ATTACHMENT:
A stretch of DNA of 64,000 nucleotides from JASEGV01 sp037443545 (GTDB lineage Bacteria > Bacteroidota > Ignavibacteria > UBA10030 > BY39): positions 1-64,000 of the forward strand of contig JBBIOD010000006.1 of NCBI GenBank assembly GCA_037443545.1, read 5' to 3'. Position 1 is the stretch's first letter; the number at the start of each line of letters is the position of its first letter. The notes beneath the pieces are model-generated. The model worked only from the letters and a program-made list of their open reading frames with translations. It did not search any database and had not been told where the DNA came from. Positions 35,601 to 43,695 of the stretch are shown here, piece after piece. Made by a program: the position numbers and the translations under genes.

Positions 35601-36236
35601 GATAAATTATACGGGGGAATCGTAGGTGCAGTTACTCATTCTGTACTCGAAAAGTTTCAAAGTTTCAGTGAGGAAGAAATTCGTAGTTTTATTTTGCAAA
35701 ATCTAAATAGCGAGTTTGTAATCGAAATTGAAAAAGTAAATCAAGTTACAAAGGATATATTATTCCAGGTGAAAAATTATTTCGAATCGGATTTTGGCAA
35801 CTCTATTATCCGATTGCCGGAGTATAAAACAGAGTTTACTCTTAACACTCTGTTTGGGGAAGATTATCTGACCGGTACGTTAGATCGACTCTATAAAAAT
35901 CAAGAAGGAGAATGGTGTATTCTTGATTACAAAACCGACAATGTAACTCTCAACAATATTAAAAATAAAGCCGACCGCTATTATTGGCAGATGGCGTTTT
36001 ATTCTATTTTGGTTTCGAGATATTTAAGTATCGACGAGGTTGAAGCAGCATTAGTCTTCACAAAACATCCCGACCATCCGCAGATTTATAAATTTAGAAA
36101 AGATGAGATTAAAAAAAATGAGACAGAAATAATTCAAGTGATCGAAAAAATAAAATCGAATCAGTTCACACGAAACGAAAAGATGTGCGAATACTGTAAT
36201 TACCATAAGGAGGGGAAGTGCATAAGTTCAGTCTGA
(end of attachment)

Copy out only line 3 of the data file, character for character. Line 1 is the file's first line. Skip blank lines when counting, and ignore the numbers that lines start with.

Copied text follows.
35601 GATAAATTATACGGGGGAATCGTAGGTGCAGTTACTCATTCTGTACTCGAAAAGTTTCAAAGTTTCAGTGAGGAAGAAATTCGTAGTTTTATTTTGCAAA